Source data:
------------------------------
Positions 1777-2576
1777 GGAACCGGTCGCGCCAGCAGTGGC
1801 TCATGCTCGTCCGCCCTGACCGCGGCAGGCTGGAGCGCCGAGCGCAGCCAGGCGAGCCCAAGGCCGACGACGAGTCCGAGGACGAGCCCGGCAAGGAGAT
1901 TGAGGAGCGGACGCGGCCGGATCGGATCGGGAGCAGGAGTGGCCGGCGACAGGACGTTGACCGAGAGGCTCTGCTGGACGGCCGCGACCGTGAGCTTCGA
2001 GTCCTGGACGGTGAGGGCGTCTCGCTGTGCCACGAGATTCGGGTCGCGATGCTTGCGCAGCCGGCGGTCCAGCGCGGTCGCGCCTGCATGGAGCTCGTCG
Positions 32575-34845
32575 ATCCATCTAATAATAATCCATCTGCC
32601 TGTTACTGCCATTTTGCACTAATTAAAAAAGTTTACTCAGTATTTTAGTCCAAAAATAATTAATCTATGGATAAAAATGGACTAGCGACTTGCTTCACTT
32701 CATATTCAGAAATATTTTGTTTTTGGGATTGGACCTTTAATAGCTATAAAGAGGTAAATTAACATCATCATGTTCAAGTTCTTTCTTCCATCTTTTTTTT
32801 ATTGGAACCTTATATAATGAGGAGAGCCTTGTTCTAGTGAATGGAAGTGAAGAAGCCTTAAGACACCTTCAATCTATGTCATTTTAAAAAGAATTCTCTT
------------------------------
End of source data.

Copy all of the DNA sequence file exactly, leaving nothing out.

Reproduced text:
Positions 1777-2576
1777 GGAACCGGTCGCGCCAGCAGTGGC
1801 TCATGCTCGTCCGCCCTGACCGCGGCAGGCTGGAGCGCCGAGCGCAGCCAGGCGAGCCCAAGGCCGACGACGAGTCCGAGGACGAGCCCGGCAAGGAGAT
1901 TGAGGAGCGGACGCGGCCGGATCGGATCGGGAGCAGGAGTGGCCGGCGACAGGACGTTGACCGAGAGGCTCTGCTGGACGGCCGCGACCGTGAGCTTCGA
2001 GTCCTGGACGGTGAGGGCGTCTCGCTGTGCCACGAGATTCGGGTCGCGATGCTTGCGCAGCCGGCGGTCCAGCGCGGTCGCGCCTGCATGGAGCTCGTCG
Positions 32575-34845
32575 ATCCATCTAATAATAATCCATCTGCC
32601 TGTTACTGCCATTTTGCACTAATTAAAAAAGTTTACTCAGTATTTTAGTCCAAAAATAATTAATCTATGGATAAAAATGGACTAGCGACTTGCTTCACTT
32701 CATATTCAGAAATATTTTGTTTTTGGGATTGGACCTTTAATAGCTATAAAGAGGTAAATTAACATCATCATGTTCAAGTTCTTTCTTCCATCTTTTTTTT
32801 ATTGGAACCTTATATAATGAGGAGAGCCTTGTTCTAGTGAATGGAAGTGAAGAAGCCTTAAGACACCTTCAATCTATGTCATTTTAAAAAGAATTCTCTT